Department: Comparative Biomedical Sciences
Research Groups: Comparative Genomics, Endocrinology and Reproduction, CPCS (Research Programme)
Bradley is a Senior Lecturer in Comparative Biomedical Sciences. His main research focus is on the regulation of gene expression in development.
Bradley graduated from the University of California, Santa Barbara with a BA in Aquatic Biology in 1981 and an MA in Molecular Biology in 1984. He received a PhD in Microbiology from the University of Virginia in 1992. From there Bradley did postdoctoral research at the University of Chicago, and the University of California, Los Angeles. In 2000, he became a Research Assistant Professor at the University of California, Los Angeles, and in 2003 he moved to the UK to become a Senior Research Scientist at the MRC Clinical Sciences Centre within the Imperial College School of Medicine, London. In September of 2008 Bradley joined the staff at the RVC as a Senior Lecturer.
Bradley’s overall interest is in the mechanisms regulating gene expression during development. The primary interest is in the roles of microRNAs (miRNAs), which are small RNAs (≈22 mers) that post-transcriptionally regulate gene expression by binding to target sequences in messages and inhibiting their translation and stability. Gene regulation by miRNAs is critical at many developmental stages in organisms ranging from worms to man, and Bradley’s research has examined the functions of miRNAs in lymphocyte and early embryonic development.
In previous work, Bradley analyzed miRNA function in T cell development by creating and characterizing a conditional knock out of the Dicer gene, which encodes an RNase required for miRNA synthesis. Loss of Dicer resulted in a depletion of regulatory T (Treg) cells, which are required for down regulation of the immune response and the prevention of autoimmunity. Recent work has identified critical miRNAs and their regulation of important genes that modulate Treg development. In addition, work in the lab has identified that miRNAs also play a key role in regulating the development of another subset of helper T cells called Th9. These are important in many allergic responses but also mediate anti-tumor responses in many cancers. Therefore, the current interest of Bradley’s research is how miRNAs regulate expression of key genes that determine the differentiation of helper T cells into the various subsets. Deciphering such mechanisms will be essential to understand the regulatory pathways involved in mediating an appropriate immune response, which eliminates pathogens and tumor cells but does not attack normal host tissue and there by lead to autoimmunity.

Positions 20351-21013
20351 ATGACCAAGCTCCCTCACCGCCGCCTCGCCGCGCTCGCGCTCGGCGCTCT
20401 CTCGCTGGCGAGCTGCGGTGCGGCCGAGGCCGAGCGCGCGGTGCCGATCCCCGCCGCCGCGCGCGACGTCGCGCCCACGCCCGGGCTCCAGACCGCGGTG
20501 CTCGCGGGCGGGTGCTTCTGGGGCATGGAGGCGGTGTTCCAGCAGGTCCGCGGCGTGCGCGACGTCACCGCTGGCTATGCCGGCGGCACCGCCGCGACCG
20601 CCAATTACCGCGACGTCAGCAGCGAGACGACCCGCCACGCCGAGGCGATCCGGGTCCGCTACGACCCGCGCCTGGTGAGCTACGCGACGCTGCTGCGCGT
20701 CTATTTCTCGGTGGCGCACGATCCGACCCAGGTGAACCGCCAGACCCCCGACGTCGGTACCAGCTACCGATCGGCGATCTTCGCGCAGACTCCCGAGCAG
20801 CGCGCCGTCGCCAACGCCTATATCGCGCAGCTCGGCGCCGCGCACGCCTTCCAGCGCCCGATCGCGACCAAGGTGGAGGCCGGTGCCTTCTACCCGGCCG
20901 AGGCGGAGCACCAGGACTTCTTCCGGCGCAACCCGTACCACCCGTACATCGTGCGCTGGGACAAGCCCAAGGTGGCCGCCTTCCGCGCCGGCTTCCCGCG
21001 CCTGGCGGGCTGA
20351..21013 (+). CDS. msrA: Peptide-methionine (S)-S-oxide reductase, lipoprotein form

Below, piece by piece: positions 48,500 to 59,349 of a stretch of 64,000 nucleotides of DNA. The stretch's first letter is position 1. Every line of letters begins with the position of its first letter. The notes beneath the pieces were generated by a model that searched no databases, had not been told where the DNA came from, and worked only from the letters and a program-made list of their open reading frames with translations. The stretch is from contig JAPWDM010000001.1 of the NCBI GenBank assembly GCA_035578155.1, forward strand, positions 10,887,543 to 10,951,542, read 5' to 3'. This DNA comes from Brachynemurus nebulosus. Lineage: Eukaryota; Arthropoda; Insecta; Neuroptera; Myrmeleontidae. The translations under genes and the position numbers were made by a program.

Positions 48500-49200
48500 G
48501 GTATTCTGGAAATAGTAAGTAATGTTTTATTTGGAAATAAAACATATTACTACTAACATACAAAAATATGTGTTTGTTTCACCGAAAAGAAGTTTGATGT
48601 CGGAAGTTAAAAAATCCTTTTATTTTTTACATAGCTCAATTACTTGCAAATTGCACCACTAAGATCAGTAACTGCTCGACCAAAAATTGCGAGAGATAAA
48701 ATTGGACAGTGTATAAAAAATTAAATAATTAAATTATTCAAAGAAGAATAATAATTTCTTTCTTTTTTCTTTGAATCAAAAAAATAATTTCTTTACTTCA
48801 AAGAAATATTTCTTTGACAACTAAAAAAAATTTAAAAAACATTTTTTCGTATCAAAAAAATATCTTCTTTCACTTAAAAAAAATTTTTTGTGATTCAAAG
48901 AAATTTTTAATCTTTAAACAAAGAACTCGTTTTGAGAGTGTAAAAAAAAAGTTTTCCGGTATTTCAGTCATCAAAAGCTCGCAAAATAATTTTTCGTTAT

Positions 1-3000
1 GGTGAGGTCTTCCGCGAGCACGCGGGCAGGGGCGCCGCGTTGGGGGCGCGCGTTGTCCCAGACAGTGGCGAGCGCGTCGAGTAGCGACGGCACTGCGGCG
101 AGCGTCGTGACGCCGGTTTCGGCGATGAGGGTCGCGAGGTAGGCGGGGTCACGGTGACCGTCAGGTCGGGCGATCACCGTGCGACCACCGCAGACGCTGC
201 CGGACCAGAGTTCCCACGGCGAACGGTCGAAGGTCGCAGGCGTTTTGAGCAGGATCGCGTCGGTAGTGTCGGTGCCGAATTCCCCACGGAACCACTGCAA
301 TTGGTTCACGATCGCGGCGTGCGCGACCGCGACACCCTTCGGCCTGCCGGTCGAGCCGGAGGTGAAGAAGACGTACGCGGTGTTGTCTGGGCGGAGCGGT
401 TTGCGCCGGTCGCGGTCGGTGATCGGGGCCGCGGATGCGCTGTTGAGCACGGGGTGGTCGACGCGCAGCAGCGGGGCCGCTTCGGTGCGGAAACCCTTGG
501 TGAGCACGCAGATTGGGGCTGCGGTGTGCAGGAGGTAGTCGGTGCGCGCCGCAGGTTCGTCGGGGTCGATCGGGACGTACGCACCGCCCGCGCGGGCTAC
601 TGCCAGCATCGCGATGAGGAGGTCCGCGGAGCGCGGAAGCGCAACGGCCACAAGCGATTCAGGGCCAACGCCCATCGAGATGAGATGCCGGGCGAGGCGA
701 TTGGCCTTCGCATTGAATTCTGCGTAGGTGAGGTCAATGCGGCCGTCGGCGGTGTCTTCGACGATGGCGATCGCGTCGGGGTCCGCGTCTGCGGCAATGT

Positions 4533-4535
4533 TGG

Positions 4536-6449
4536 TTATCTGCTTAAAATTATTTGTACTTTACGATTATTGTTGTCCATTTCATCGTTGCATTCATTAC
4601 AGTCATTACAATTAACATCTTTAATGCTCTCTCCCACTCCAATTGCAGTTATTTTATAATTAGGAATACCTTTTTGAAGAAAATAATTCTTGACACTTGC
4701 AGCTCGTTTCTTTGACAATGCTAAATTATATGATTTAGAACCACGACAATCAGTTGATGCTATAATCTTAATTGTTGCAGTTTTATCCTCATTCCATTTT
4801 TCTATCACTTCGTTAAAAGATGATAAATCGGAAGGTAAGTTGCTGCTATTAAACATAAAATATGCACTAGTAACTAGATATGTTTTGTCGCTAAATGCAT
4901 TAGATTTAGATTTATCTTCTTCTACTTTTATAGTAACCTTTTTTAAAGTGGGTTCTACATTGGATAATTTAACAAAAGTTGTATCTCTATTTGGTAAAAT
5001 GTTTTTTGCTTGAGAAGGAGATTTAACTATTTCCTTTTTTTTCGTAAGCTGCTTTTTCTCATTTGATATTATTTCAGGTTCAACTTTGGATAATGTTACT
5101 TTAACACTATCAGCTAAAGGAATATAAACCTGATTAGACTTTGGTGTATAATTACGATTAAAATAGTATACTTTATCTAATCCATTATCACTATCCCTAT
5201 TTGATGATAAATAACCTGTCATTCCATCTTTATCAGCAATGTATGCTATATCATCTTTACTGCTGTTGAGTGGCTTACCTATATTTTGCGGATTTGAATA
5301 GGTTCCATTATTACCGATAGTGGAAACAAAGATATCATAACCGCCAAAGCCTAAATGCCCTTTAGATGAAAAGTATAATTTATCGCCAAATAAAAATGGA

Further research in Bradley’s laboratory has examined the roles of miRNAs in the early embryo. Murine embryonic stem cells (ES) cells have been used as a model system to study miRNA function, and Dicer deleted ES cells have been found to have a defect in calcium homeostasis between the endoplasmic reticulum (where most calcium is stored inside of the cell) and the cytoplasm, indicating that miRNAs regulate genes involved in the transport of calcium between these two sites. Since calcium signaling and miRNAs play an important role in the differentiation of the early embryo, current work is in understanding how these two are interrelated. This research involves determining the critical genes regulated by miRNAs that control calcium homeostasis and how this mediates key steps in the differentiation of the early embryo.